Yet, some so called ‘Christian’ funerals today seem to deny the need for a Saviour. The whole process becomes a celebration of the one who died. So that the comfort for those who mourn is … ‘he lived a pretty good life, she lived a good life … now that’s gotta count for something!’

Well, the apostle Paul blows that line of thinking out of the water!

But the danger can be that some of us ‘Christians’ just don’t get it!

So just listen to what Paul says highlighting his own personal ‘good life’

  • ‘I was circumcised on the eighth day’ (v. 5)

The command of God that was given to Abraham was followed in Paul’s life!  This means he was born into the Jewish faith. He knew the privileges and observed all the ceremonies after his birth.

  • He was … ‘of the people of Israel’ (v. 5)

This put him in a most unique and special relationship with God. Because God chose Israel from among all the other nations!  By calling himself an Israelite, Paul stressed the absolute purity of his race and descent.

  • He was … ‘of the tribe of Benjamin’ (v. 5)

He was not only an Israelite, he was from an elite tribe!  This gave him a very special place and position. It was as if he belonged to Israel’s royalty!

  • He was … ‘a Hebrew of Hebrews’ (v. 5)

We know that the Jews were scattered all over the world. But Paul belonged to that group of Hebrews who stubbornly refused to assimilate with the nations among whom they lived. And to do that, they continued to learn and speak their native Hebrew language. It made them truly Hebrew.

  • ‘in regard to the law,’ he was … ‘a Pharisee’ (v. 5)

There were not many Pharisees. They were a very special sect – the spiritual athletes of Judaism. Devoting their whole lives not just to the study of every smallest detail of the Law, but also to following it to the ‘nth’ degree!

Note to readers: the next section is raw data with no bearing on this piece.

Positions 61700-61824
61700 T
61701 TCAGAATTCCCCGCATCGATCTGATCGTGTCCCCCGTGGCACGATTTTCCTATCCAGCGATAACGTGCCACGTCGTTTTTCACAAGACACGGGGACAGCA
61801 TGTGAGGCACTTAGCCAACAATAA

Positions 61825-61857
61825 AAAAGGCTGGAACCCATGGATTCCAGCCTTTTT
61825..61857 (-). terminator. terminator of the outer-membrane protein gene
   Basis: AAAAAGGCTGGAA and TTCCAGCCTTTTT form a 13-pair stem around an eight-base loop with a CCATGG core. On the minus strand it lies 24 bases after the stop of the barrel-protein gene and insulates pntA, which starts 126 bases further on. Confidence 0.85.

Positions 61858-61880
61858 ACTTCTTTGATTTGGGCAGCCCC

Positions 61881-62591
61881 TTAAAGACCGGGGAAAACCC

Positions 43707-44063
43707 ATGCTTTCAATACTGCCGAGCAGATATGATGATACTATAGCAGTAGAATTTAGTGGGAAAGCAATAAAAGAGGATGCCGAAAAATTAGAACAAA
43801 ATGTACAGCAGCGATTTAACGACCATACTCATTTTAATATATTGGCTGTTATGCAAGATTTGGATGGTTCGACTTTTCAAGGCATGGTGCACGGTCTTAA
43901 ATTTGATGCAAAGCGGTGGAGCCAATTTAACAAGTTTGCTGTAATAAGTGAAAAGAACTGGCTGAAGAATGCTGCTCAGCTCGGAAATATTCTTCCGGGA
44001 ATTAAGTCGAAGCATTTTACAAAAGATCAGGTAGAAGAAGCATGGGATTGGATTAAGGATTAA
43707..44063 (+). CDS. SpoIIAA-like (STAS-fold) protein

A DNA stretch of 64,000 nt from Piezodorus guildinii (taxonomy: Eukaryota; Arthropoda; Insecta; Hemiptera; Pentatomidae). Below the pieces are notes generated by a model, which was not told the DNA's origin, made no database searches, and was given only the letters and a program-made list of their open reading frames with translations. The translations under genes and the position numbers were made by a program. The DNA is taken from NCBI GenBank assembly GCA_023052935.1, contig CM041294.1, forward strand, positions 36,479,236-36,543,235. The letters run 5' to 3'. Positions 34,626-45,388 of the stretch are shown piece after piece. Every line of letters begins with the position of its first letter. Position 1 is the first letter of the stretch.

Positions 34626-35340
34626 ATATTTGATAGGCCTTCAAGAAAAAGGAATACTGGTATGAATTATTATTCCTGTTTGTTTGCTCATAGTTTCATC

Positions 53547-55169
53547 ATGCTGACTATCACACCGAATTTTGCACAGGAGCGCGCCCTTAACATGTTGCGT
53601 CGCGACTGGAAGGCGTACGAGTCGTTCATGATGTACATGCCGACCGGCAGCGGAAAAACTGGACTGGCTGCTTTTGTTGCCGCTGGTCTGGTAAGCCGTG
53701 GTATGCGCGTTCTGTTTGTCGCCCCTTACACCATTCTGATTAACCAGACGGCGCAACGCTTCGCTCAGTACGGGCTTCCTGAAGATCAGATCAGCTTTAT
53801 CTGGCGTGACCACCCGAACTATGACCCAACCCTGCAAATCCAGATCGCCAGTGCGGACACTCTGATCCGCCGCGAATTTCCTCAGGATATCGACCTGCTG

• And ‘as for zeal, persecuting the church’ (v. 6)

Commitment to a cause was the greatest quality in religious life. Paul was convinced that Jesus Christ was intending to undermine Jewish Law. So he persecuted the followers of Christ, trying to destroy his apostles. (see Acts 9:1-2)

  • And ‘as for legalistic righteousness’, he was ‘faultless’ (v. 6)

There were no demands of the Law which Paul did not fulfil. When it came to the Law, he was above and beyond criticism.

So how do your credentials stack up against those of the apostle Paul?

Does our ‘good life’ come anywhere near the ‘good life’ and the ‘achievements’ of Paul?

Now just listen to what Paul thinks of his credentials?  His ‘good life’!  He says: ‘… I consider everything a loss to the surpassing greatness of knowing Christ Jesus my Lord, for whose sake I have lost all things. I consider them rubbish, that I may gain Christ, and be found in him, having a righteousness … which is through faith in Christ.’ (v. 8-9)

Now that word rubbish is a very strong word. In English we call it ‘dung.’  We know it by other names – it’s that offensive substance that every living creature expels from the body daily!

It does not matter how impressive our human achievements are – they only amount to dirty, smelly dung. Even our Christian parents, or our connection to the church – whether regular or occasional, cannot put us right with God. Our position in society is of no help!  My being a pastor will not save me!  We cannot win God’s saving love. We cannot earn eternal life with God in heaven.

God’s saving love comes to us only through faith in Christ.

Let’s hear what the Apostle Paul says: ‘For it is by grace you have been saved, through faith – and this is not from yourselves, it is the gift of God – not by works, so that no one can boast.’  (Ephesians 2:8-9)  This is the heart of our faith as Lutherans.

So do you get it?  Everything else in life is dung, compared to knowing Christ!

Now we have all come to know each other, to varying degrees, haven’t we?

Well, big deal!  So what!  Our ‘knowing’ each other counts for nothing, if we are not in a relationship with each other. In relationships that blesses us all – and please and honour our God.

When we die, we can’t take our life achievements with us.

At very best our credentials and our achievements will be like dung. They may perhaps fertilize the world we leave behind, and the lives of others. But they won’t help us.